March 3, 2006
E-Coaching Tip 6: Getting to Know Students Individually
This e-coaching tip is the second of three tips focusing on the role of faculty and students in online courses, and in particular, this tip focuses on ways of getting to know your students as individuals.
You have no doubt already asked your students to introduce themselves as is suggested in FAQ #4. You may want to take the opportunity at this point in the course to ask students to share the most -- valuable, difficult, insight, useful -- knowledge or skill that they have developed -- up to this point.
FAQ #5 talks about one of my favorite insights about online learning. That insight is that in some respects online learning is much better than classroom environments, because while we may not see "eye-to-eye" we actually learn our students well by meeting "mind-to-mind."
That last comment leads to a response to a question that came in to the e-coaches about the constructivist theory and its roots. In the tradition of intellectual history, there are many opinions. Some experts even trace the roots of constructivism to the philosophy of Socrates, who believed that learners already have the knowledge: and that we, as mentors to our students, ask the questions that result in learners coming to know what they know. More modern leading theorists -- over the last 100 years -- whose philosophy is constructivist in nature include John Dewey, Jerome Bruner, Piaget and Vygotsky. Much more about Vygotsky and one of his key principles -- the zone of proximal development -- is discussed later in this FAQ. For those who would like to pursue more about constructivism and how it fits into learning theory, let me suggest these two links.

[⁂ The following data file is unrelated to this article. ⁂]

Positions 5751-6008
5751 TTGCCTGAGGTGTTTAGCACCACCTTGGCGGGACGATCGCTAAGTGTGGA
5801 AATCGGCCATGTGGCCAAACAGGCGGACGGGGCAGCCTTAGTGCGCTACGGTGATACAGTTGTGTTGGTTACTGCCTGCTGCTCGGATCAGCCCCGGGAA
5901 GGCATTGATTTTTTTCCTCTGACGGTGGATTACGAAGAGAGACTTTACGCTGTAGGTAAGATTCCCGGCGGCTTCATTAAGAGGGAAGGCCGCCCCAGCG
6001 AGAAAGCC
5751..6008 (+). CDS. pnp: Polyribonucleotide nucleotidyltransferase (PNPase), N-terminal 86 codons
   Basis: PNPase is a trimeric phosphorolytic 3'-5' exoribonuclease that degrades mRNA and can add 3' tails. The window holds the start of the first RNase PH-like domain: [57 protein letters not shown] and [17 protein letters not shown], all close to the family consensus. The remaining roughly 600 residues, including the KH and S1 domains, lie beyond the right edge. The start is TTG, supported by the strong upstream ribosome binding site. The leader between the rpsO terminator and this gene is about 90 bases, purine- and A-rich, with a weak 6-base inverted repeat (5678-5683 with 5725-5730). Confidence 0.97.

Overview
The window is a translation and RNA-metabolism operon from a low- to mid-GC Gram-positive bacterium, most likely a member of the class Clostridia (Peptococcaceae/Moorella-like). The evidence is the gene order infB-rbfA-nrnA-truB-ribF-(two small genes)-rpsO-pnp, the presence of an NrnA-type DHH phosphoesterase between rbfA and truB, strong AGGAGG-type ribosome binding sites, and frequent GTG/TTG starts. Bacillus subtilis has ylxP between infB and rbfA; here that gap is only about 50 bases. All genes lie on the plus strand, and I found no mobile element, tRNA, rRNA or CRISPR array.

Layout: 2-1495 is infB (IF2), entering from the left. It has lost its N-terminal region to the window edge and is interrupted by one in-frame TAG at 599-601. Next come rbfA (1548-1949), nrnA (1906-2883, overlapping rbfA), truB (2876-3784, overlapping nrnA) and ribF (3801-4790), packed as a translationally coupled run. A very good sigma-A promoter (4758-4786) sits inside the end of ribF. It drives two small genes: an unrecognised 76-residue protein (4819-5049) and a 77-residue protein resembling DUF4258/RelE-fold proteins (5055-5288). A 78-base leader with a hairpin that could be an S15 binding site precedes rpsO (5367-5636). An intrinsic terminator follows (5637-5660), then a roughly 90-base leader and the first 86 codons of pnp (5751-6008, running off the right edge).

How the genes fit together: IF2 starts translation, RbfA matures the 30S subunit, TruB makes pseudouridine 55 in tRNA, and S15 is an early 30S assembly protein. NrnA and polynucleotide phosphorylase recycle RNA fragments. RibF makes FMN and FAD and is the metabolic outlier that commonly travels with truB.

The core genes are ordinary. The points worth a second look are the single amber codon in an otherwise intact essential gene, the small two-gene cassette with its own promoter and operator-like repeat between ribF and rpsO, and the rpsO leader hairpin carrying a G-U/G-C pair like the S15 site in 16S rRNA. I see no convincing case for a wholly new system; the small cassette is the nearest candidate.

Next week's message will provide a few hints about Promoting Peer Interaction and Discussion.
As mentioned last week, we beginning the process of collecting additional questions that you might have for the summer courses. Please send questions or suggestions for FAQ questions to Judith and Rita and email@example.com.
Success Tip 6: The Roles of Faculty and Learners in Online Learning Environments -- Part Two of Three: Getting to Know Students Individually
4. How do I get to know learners individually in the online environment?
The tricks of the memory trade work online as well as in the physical face-to-face classroom. The best strategy is linking something personal, unique and unusual about the learner to the learner's name, personal goals, etc. This is another good reason to have a "Getting acquainted" or "Icebreaker" posting early in the course.
Learners can be encouraged to post something that will help you individualize them by asking the students something that will likely result in a memorable posting.
Here are a few suggestions as to questions to include in the Getting Acquainted posting.
Another benefit that derives from discussion board activities is that learners individualize themselves through their writing. More on this is below.
5. How can I learn or assess each learner's state of understanding of core concepts, etc? In other words, how do I know what the learners know and are coming to know?